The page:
A packed Borderline gets suitably rowdy later on, when Port O’Brien turn in a surprisingly rocking set. For the moment, though, the crowd’s hushed. Walking in on Laura Gibson, mid-song, you could have heard the proverbial pin drop. People are hanging on her every word, their muted quiet close to something like reverence.
It’s just as well they’re not making a noise. The slightest murmur from them would very likely have drowned her out completely. Gibson has a voice of such gossamer delicacy she makes Joanna Newsom sound like David Coverdale.
“Sweet Deception”, from her 2009 album, Beast Of Seasons, is a particular highlight, enhanced by the discreet support of Sean Ogilvie and Micah Rabwin, from Portland band Musee Mecanique, who between them play drums and other percussive bits and bobs, saw, ukelin, melodica and banjo. Fans of Newsom’s folky exotica and the pared country of Gillian Welch, one of whose old little-house-on-the-prairie frocks Gibson seems to be wearing tonight, should investigate immediately.
Port O’Brien hove into Uncut’s view with 2007’s All We Could Do Was Sing, an album inspired in part by the Alaskan sea-faring adventures of singer-songwriter Van Pierszalowski, whose father is a commercial fisherman with whom Pierszalowski spends his summers working on a salmon schooner in often remote locations and sometimes tough weather.
The record, then, had its share of windswept moments and stirring, communal sea-shanty sing-a-longs that at times had the euphoric sweep of Arcade Fire, but was also notable for several wistful ballads, usually sung by Pierszalowski’s partner, Cambria Goodwin.
The music on All We Could Do Was Sing and to a perhaps lesser extent on last year’s equally good Threadbare was inclined to the folky end of things, appealingly ramshackle in some instances, with a preference for loudly thrashed acoustic instruments, clattering drums and a generally wayfaring air. Elsewhere, there were more measured orchestrations, sombre string sections that hinted at the gravity of, say, The Decemberists or The Acorn, with whom on record at least they have more than a little in common.
Tonight, we are faced with a hastily reconfigured Port O’Brien line-up. Goodwin, they knew, would be unavailable for their current run of European dates. Then, less than a week before the tour, the drummer and guitarist who had lately been playing with Pierszalowski also bailed out, for unspecified reasons that cause Pierszalowski to nevertheless seethe when he mentions all this.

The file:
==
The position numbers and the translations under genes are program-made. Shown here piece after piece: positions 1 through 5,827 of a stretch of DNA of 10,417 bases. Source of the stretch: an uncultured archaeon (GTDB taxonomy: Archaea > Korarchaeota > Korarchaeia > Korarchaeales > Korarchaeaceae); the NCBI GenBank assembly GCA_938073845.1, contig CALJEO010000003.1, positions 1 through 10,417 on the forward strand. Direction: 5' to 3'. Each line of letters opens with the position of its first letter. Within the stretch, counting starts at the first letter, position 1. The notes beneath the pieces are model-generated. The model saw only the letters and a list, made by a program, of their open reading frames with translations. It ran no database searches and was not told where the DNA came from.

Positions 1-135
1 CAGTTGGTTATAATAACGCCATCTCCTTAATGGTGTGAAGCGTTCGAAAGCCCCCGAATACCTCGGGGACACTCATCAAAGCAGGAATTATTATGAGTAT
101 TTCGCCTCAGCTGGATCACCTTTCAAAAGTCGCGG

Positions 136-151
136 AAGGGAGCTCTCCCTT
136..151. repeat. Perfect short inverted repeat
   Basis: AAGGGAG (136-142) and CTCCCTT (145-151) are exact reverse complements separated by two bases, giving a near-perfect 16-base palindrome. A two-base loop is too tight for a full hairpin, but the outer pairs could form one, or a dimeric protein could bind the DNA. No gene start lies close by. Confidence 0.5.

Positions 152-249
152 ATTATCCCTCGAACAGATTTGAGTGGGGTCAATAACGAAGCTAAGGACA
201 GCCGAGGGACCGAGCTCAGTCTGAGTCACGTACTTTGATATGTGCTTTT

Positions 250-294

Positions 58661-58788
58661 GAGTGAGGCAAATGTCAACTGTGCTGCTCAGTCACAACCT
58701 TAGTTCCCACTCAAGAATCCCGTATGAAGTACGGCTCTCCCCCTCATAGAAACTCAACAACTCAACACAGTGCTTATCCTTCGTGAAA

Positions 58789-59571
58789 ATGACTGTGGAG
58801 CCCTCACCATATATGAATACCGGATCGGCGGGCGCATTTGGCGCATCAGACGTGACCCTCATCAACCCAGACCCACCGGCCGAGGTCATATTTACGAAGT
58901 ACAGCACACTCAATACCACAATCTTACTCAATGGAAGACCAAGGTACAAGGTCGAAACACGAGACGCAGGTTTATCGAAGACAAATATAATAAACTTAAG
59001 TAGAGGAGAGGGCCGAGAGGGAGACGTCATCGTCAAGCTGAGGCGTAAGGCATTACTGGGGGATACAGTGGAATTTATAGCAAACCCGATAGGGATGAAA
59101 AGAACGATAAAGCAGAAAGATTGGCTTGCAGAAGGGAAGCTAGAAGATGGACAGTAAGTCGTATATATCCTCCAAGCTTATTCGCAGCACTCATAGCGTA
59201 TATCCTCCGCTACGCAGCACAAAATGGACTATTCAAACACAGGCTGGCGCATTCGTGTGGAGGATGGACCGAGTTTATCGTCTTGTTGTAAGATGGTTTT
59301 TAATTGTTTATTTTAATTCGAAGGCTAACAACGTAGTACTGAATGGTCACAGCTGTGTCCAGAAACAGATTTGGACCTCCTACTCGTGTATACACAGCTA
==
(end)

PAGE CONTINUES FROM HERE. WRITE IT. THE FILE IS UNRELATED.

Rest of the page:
Talk about turning potential disaster to your advantage, though! The new line-up may have been thrown together in fairly calamitous circumstances, but the inevitable rough edges perfectly suit a lot of the band’s material and there’s a thrilling seat-of-the-pants excitement about their playing that may not have survived any more rehearsal time.
With nothing, you imagine, to lose, the band tonight just cut loose noisily at every opportunity, sounding at times like Zuma-era Crazy Horse, country rock played with stinging intensity, uninhibited, frequently raucous and often quite grand. Opener “Don’t Take My Advice”, for instance, sounds here like an uncanny echo of “Don’t Cry No Tears”, a laconic stroll. More urgent are versions that follow of “Oslo Campfire”, “Fisherman’s Son” and the Dylanesque tumble of “Sour Milk/Salt Water”.
Elsewhere, “Calm Me Down”, which sounds reasonably measured on Threadbare, is turned into an agitated epic, Pierszakowski sounding like a man at the end of his anguished tether, or somewhere close to it, drenched in torrential guitars. It gets the biggest cheers of the night so far, although the reception for “Stuck On A Boat”, “Pigeonhole” and “Will Has Gone” quickly run it close.
Things don’t get much better, though, than the rousing late version of “I Woke Up Today”, with its exclamatory chorus, the kind of rousing noise associated with the best of Arcade Fire, inspiring a communal singsong and a fair amount of mayhem onstage, where Pierszakowski has worked himself into a state of considerable excitement.
Another great night at Club uncut, in other words.